The Jamaican Dilemma
A review of Dancing Lessons, by Olive Senior
A stirring passage in Olive Senior’s haunting first novel, Dancing Lessons, depicts the wordless, mesmerizing courtship of Gertrude, the story’s heroine. Gertrude, a lonely, emotionally neglected teenager, is being raised by her grandmother and aunt just outside Kingston, Jamaica. The family are light-skinned blacks, members of a respected country clan that prizes their fair complexion above all. They are so cold and uncommunicative that several years elapse before Gertrude even realizes she is the illegitimate daughter of the shellshocked veteran who wanders in and out of their lives. Gertrude is the product of his scandalous affair with a dark-skinned woman, who passes away when she is small. Gertrude is lonely the rest of her life.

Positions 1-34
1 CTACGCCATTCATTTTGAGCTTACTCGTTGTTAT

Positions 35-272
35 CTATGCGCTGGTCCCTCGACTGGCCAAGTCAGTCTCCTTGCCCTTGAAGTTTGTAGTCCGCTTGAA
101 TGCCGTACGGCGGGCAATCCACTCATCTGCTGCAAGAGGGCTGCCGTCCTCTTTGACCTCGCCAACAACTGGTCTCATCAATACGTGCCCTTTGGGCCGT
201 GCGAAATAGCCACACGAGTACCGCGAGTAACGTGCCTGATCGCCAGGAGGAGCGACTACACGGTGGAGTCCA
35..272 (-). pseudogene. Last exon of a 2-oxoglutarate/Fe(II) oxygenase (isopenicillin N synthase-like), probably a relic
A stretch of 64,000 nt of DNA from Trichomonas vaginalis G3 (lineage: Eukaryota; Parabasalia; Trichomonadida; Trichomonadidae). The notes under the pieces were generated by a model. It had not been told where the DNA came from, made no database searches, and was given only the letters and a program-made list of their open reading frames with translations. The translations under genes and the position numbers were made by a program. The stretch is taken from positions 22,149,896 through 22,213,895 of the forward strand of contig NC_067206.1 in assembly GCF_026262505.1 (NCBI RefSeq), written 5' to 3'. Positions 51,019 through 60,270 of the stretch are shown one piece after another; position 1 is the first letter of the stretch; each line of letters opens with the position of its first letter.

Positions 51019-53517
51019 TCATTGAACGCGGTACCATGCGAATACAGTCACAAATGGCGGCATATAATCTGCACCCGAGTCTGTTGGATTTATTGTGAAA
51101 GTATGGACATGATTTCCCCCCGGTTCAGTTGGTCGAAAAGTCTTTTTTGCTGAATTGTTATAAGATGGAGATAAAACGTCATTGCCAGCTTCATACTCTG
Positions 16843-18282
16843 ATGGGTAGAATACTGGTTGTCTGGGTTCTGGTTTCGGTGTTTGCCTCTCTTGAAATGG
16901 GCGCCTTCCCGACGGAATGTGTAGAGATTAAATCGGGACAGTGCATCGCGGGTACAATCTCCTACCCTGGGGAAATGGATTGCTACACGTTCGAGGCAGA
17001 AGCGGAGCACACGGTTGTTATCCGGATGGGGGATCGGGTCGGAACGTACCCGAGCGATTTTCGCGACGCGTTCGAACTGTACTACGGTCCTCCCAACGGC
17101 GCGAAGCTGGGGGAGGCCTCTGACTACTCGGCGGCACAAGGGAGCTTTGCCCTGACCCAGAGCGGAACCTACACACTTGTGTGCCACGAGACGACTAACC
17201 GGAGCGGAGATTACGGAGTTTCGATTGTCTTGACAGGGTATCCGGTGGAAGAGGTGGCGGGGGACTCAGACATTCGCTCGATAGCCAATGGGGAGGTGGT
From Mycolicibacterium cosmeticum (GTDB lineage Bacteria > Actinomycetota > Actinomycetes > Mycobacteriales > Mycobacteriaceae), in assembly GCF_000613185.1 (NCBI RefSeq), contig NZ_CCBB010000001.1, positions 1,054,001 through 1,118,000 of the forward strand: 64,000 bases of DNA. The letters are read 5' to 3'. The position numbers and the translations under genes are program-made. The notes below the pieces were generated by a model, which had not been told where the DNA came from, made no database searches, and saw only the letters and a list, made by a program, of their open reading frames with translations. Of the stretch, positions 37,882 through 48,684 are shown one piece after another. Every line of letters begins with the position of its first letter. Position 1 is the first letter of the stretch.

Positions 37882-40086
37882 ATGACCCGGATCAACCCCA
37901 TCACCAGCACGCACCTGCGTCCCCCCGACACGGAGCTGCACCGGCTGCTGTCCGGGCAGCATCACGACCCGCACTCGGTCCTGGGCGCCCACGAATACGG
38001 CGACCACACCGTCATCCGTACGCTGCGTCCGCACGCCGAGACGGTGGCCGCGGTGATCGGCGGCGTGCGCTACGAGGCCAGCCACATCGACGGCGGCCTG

As a teenager, Gertrude’s primary pleasure comes from her weekly jaunts to the local store where she spends her meagre pocket money on mouth-watering sweets. One day she notices a man eyeing her from across the street. She recognizes him as her father’s distant cousin. Sam Samphire’s penetrating gaze suffuses her body with heat. After that, he appears most weeks, although they never exchange a word and their eyes barely meet. One day he arrives on horseback, sweeps her off her feet and gallops them off to a new life. She is 15 years old.
This romantic scene echoes the novels of Sir Walter Scott. Taken as a whole, however, Dancing Lessons, which recounts all of Gertrude’s long, arduous existence, emanates a gothic air. This is the first novel I have read that represents the life of a Jamaican woman with such dark fidelity to the island’s crippling history. Dancing Lessons may be aptly compared to the novels of Antigua’s Jamaica Kincaid, especially The Autobiography of My Mother. Both Kincaid and Senior illuminate the theme of child abandonment central to Caribbean life; and both examine the black woman’s quest to know and accept without the reassuring mirror of a mother’s love.